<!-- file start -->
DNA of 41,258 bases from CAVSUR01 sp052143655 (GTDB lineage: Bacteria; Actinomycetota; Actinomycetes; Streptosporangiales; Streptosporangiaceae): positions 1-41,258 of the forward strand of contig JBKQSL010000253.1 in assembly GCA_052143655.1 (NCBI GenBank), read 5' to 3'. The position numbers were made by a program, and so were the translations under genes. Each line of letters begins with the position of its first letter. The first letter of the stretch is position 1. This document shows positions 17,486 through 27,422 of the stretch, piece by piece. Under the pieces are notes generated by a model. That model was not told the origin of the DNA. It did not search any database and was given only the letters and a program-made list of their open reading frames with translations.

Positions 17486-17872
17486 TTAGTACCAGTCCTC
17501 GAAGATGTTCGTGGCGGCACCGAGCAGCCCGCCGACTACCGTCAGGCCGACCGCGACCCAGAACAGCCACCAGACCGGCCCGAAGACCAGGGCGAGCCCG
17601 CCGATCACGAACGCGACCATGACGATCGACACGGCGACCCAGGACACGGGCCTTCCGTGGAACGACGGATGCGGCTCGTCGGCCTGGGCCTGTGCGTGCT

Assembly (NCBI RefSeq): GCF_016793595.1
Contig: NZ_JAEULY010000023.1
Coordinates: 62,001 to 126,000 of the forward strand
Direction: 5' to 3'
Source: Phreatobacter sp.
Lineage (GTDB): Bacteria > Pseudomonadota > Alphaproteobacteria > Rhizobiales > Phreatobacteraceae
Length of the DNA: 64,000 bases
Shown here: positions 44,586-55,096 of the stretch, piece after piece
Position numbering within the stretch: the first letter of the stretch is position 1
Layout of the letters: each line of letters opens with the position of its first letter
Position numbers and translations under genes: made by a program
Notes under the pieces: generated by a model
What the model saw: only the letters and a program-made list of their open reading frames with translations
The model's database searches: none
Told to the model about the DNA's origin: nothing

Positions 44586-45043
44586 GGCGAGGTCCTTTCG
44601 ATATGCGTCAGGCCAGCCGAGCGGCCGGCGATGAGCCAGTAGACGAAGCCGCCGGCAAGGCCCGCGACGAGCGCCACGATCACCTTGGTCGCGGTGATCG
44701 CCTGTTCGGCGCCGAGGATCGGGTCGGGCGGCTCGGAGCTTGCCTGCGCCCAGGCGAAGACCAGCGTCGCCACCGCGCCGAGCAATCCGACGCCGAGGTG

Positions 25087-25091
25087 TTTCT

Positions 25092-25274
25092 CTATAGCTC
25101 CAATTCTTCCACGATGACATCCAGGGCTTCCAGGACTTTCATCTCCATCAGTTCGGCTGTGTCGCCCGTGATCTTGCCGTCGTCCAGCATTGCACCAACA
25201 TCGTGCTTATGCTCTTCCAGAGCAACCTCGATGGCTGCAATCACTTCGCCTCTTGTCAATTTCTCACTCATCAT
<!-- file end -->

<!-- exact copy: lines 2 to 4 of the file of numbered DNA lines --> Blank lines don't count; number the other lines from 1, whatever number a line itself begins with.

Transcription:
Positions 17486-17872
17486 TTAGTACCAGTCCTC
17501 GAAGATGTTCGTGGCGGCACCGAGCAGCCCGCCGACTACCGTCAGGCCGACCGCGACCCAGAACAGCCACCAGACCGGCCCGAAGACCAGGGCGAGCCCG